sight of all those who are to The angel afterwards leads Adam descend from him; but though to the highest mount of Para- that episode is justly admired dise, and lays before him a as one of the noblest designs in whole hemisphere, as a proper the whole Æneid, every one stage for those visions which must allow that this of Milton were to be represented on it. is of a much higher nature. I have before observed how the Adam's vision is not confined plan of Milton's poem is in to any particular tribe of manmany particulars greater than kind, but extends to the whole that of the Iliad or Æneid. species. Addison. Virgil's hero, in the last of these

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This hill; let Eve (for I have drench'd her eyes)
Here sleep below, while thou to foresight wak’st;
As once thou slept’st, while she to life was form’d.

To whom thus Adam gratefully replied.
Ascend, I follow thee, safe Guide, the path
Thou lead'st me', and to the hand of Heav'n submit,
However chast’ning, to the evil turn
My obvious breast, arming to overcome
By suffering, and earn rest from labour won,
If so I may attain. So both ascend
In the visions of God: It was a hill
Of Paradise the highest, from whose top
The hemisphere of earth in clearest ken
Stretch'd out to th' amplest reach of prospect lay. 380

375

same

367. -let Eve (for I have Quicquid erit, superanda omnis for. drench'd her eyes)

tuna ferendo est. Here sleep below,]

377. In the visions of God:) It may be asked, why Eve was A Scripture expression, Ezek. not permitted to see this vision, viii. 3. And the Spirit lifled me as she had no less occasion than up between the earth and the heaAdam thereby to learn true pa ven, and brought me in the visions tience : but Milton here only of God to Jerusalem. And again, continues the decorum Ezek. xl. 2. In the visions of God which he had before observed, brought he me into the land of when he made Eve retire upon Isruel, and set me upon a very Raphael's beginning his con- high mountain. And these may ference with Adam, Book viii

. very properly be called the riBesides, the tenderness of the sions of God, not only for disfemale mind could not be sup- covering things future, but likeposed able to bear the shocking wise for the extensiveness of the scenes which were going to be

prospect, such as no human eye represented. Thyer.

could reach.

For

upon 367. Drenched with the dews highest mountain the eye can of sleep. Compare Comus, 996. command only a small part of -drenches with Elysian dew. the hemisphere by reason of

T. Warton. the roundness of the earth; but 374. -to overcome

here a whole hemisphere lay By suffering ]

stretched out to view at once Virg. Æn. v. 710.

like a plain.

the

Not high'er that hill nor wider looking round,
Whereon for different cause the Tempter set
Our second Adam in the wilderness,
To shew him all earth's kingdoms and their glory.
His eye might there command wherever stood
City of old or modern fame, the seat
Of mightiest empire, from the destin'd walls

385

381. Not high'er that hill lemy, and thence to Agra and &c.] That hill was not higher, Lahor, two great cities in the whereon the devil set our Sa- empire of the great Mogul, down viour (the second man, 1 Cor. xv. to the golden Chersonese, that is, 47. the last Adum, ver. 45.) to Malacca, the most southern proshow him all the kingdoms of the montory of the East-Indies, so world, and the glory of them, called on account of its riches, Matth. iv. 8. The prospects to distinguish it from the other are well compared together, and Chersoneses or peninsulas, or the first thought of the one where the Persian in Ecbatan might probably be taken from sut, Ecbatana, formerly the cathe other; and as the one makes pital city of Persia, or since in part of the subject of Paradise Hispahan, the capital city at Lost, so doth the other of Para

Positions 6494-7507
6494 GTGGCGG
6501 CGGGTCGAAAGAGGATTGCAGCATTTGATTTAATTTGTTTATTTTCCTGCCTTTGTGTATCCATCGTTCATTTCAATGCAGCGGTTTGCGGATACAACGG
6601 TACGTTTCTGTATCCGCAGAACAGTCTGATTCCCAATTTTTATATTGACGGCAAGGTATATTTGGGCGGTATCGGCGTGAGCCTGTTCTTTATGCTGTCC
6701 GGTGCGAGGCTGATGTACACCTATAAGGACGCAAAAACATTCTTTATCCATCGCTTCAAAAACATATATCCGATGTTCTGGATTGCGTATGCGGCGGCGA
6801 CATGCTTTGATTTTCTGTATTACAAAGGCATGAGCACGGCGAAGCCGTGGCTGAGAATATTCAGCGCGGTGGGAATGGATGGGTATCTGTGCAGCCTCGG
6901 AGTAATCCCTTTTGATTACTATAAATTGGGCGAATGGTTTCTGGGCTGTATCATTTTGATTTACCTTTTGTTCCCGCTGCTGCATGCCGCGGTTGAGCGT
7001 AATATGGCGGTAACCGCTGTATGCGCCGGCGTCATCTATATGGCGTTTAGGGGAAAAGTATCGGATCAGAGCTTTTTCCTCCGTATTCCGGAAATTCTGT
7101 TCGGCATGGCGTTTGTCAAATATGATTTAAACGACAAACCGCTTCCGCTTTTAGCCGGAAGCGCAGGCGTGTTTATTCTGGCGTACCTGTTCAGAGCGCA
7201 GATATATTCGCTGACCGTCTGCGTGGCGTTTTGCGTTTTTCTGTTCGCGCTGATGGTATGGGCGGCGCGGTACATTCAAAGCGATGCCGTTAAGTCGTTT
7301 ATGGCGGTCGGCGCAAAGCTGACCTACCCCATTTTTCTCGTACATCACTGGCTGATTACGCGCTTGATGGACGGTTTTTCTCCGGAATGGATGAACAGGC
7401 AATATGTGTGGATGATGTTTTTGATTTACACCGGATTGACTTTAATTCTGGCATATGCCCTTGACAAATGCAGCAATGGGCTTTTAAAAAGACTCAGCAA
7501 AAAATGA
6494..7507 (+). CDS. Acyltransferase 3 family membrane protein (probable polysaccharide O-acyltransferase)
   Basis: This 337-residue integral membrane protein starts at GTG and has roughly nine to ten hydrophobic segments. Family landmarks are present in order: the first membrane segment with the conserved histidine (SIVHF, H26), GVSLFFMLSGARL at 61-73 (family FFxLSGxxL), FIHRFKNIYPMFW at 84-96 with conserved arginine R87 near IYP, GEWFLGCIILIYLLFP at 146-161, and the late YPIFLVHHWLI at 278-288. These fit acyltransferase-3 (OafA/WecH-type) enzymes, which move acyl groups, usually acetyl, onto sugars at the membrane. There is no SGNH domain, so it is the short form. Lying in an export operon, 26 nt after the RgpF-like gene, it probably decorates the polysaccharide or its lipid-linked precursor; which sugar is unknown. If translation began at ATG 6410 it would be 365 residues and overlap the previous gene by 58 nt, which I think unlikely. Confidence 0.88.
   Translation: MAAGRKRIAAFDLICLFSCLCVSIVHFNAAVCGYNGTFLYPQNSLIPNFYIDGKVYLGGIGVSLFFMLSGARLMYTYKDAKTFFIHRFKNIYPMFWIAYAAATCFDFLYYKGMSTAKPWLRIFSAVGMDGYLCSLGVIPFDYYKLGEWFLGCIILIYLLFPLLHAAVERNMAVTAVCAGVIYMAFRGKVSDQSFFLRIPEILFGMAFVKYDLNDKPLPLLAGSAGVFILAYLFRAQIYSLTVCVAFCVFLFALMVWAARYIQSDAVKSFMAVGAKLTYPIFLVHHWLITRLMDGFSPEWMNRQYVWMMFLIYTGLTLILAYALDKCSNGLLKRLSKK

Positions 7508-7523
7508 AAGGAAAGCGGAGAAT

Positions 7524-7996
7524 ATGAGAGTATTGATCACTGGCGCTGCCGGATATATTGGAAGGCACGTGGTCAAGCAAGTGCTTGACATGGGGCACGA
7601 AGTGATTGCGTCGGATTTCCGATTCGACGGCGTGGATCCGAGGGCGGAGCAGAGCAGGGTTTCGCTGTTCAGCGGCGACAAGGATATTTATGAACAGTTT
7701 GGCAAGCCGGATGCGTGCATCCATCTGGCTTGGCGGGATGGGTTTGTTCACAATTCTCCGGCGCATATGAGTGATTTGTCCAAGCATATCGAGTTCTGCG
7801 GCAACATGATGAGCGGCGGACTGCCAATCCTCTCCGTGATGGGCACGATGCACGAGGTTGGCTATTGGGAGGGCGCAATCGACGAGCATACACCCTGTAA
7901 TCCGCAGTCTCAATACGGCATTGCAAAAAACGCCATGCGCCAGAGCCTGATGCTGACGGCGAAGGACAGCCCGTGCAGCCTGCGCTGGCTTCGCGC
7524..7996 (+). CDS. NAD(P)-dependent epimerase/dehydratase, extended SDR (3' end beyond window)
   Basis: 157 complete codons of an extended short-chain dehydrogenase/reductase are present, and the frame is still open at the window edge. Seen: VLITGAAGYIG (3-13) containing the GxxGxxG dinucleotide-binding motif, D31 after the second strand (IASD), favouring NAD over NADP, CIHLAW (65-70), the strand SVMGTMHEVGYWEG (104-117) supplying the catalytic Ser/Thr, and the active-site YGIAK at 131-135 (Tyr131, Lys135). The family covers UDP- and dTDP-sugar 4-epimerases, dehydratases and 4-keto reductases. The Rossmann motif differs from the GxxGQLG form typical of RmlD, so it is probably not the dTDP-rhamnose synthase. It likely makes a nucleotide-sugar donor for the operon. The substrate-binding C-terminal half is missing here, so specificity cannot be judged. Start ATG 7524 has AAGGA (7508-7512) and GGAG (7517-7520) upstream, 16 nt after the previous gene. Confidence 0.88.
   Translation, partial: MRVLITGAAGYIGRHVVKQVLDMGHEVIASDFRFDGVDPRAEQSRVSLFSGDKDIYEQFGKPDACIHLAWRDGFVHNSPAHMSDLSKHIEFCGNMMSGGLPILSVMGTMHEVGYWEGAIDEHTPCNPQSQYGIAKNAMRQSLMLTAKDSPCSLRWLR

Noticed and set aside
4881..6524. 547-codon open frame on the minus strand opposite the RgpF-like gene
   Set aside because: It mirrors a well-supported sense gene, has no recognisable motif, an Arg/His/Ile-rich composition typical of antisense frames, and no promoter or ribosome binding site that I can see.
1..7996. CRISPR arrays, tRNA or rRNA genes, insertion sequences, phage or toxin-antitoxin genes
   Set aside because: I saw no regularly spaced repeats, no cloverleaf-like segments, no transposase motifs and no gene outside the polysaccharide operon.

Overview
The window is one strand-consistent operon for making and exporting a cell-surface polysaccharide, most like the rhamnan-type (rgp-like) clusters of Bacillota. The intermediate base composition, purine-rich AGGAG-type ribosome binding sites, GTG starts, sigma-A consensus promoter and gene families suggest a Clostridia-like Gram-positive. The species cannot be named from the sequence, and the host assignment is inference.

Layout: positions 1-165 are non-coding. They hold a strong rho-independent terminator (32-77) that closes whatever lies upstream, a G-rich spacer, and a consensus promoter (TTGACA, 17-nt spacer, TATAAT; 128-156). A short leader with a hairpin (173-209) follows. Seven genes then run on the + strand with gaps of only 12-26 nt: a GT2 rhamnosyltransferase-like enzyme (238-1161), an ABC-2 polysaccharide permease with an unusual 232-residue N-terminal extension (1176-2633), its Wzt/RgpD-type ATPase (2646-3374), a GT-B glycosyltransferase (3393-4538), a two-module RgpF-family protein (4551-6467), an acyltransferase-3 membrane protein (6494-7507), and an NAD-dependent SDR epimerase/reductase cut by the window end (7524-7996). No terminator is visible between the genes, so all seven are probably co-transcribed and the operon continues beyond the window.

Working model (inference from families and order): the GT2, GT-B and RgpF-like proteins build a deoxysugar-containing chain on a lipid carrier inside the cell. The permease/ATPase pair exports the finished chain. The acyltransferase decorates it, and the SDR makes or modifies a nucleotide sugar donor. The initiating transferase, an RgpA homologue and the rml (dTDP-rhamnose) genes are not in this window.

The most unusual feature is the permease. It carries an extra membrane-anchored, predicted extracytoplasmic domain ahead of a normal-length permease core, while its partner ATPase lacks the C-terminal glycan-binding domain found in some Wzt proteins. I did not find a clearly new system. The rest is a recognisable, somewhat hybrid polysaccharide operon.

present, or where the Russian dise Regained.

Ksar, the Czar of Muscovy, in 387. —from the destin'd walls Moscow, the metropolis of all Of Cambalu, &c.]

Russia, or the Sultan in Bizance, He first takes a view of Asia, the Grand Signior in Constanand there of the northern parts, tinople, formerly Byzantium, the destined walls, not yet in Turchestan-born, as the Turks being, but designed to be, (which came from Turchestan, a prois to be understood of all the vince of Tartary; he reckons rest,) of Cambalu, seat of Ca- these to Asia, as they are adthaian Cun, the principal city of joining, and great part of their Cathay, a province of Tartary, territories lie in Asia. He passes the ancient seat of the Chams, now into Africa; nor could his and Samarchand by Oxus, the eye not ken th' empire of Negus, chief city of Zagathaian Tartary, the Upper Ethiopia, or the land near the river Oxis, Temir's of the Abyssinians, subject to throne, the birth-place and royal one sovereign, styled in their residence of Tamerlane; and own language Negus or king, from the northern he passes to and by the Europeans Prestor the eastern and southern parts John, to his utmost port Ercoco, of Asia, to Paquin or Pekin of or Erquico on the Red Sea, the Sincan kings, the royal city of north-east boundary of the AbysChina, the country of the an sinian empire, and the less macient Sinæ mentioned by Pto- ritime kings, the lesser kingdoms